***There’s an important article in the FT by John Dizard. One of the best and most objective columnists in the FT pays homage to Bernard Connolly’s the Rotten Heart of Europe. Read the piece and then buy your favorite people a copy of the book for an early Christmas present. This book will not be available at this price for much longer so do yourself and buy the book as John Dizard lays out its relevance and importance to understanding the problems facing contemporary Europe.
***There is a June 25 FT Column, “Britain Would Have Fared Better Inside the Eurozone,” by Martin Sandbu. The author argues that the economic weight of the U.K. would have offset the German call for austerity to help ease the debt crisis in the EU. Sandbu also maintains that the Brits would have been able to prevent the interest rate increases that ECB President Trichet pushed through in 2011. This is naiveté at the highest level. The BOE would never outmaneuver the influence of the Bundesbank, especially so under the rigidity of Trichet.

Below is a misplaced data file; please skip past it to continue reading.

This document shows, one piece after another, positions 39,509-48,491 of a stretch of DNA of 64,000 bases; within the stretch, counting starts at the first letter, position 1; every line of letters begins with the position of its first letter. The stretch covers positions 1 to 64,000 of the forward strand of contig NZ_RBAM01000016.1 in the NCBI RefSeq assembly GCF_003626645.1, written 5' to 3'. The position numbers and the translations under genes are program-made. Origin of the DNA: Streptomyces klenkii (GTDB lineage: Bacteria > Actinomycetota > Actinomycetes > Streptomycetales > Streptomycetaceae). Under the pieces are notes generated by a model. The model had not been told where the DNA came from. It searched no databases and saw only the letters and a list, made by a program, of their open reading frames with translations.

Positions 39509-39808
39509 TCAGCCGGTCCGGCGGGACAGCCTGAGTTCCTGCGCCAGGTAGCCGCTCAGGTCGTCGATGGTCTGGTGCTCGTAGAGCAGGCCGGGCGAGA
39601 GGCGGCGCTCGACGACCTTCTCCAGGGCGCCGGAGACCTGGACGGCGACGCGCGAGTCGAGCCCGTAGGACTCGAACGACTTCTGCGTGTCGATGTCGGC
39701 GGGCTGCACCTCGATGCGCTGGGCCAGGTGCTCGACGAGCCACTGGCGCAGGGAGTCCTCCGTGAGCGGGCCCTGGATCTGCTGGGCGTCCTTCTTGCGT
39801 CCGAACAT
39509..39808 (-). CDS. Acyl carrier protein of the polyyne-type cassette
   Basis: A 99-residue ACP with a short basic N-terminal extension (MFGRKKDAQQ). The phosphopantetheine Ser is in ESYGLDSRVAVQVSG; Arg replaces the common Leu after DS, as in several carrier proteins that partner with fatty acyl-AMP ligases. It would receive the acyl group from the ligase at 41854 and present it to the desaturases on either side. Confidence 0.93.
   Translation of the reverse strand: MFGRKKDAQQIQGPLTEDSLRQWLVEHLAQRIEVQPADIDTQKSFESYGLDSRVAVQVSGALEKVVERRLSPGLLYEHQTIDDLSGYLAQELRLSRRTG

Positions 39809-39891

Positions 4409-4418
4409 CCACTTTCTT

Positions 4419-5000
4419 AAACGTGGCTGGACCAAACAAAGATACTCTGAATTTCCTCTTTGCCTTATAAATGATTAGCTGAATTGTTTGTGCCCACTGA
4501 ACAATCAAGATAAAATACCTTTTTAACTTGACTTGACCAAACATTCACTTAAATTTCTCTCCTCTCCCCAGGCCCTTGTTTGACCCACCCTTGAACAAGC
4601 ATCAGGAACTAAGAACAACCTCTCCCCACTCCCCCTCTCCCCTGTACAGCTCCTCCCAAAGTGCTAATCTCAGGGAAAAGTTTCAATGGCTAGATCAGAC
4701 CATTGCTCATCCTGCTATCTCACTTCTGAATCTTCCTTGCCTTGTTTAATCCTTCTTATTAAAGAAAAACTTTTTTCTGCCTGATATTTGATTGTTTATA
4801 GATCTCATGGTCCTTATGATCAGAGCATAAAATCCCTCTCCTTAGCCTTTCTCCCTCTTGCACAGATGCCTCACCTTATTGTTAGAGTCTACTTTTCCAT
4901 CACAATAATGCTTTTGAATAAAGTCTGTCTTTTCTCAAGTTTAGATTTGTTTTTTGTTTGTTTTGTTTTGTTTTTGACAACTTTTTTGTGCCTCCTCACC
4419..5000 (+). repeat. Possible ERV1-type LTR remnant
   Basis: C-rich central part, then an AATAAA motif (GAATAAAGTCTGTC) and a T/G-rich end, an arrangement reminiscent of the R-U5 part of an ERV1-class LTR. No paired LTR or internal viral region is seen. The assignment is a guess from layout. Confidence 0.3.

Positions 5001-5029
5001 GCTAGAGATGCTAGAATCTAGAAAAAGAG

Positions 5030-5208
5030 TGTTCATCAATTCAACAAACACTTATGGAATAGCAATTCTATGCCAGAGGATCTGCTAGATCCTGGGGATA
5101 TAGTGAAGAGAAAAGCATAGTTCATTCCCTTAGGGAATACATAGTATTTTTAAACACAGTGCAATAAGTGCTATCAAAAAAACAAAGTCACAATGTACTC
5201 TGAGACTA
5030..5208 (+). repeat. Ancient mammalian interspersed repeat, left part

More importantly, the U.K. used its independence from the ECB to be aggressive cutting rates and invoking a QE program of 350 billion pounds, which led to the significant devaluation of the British pound against its largest trading partner–Europe. From the advent of the global credit crisis, the POUND dropped almost 28% versus Europe–from 2007 to the 2009 high it was almost 45%–ameliorating some of the devastation caused by the deleveraging of the British economy.
This is an alternative Greece does not have (nor does Spain, Italy or France) as they struggle to get out from under the heavy burden of high unemployment. The financial media continues to note the turnaround in the economies of the three aforementioned states but if that is so, why do to the non-mainstream political parties continue to poll so well? Something doesn’t add up in the world where 2+2 =5.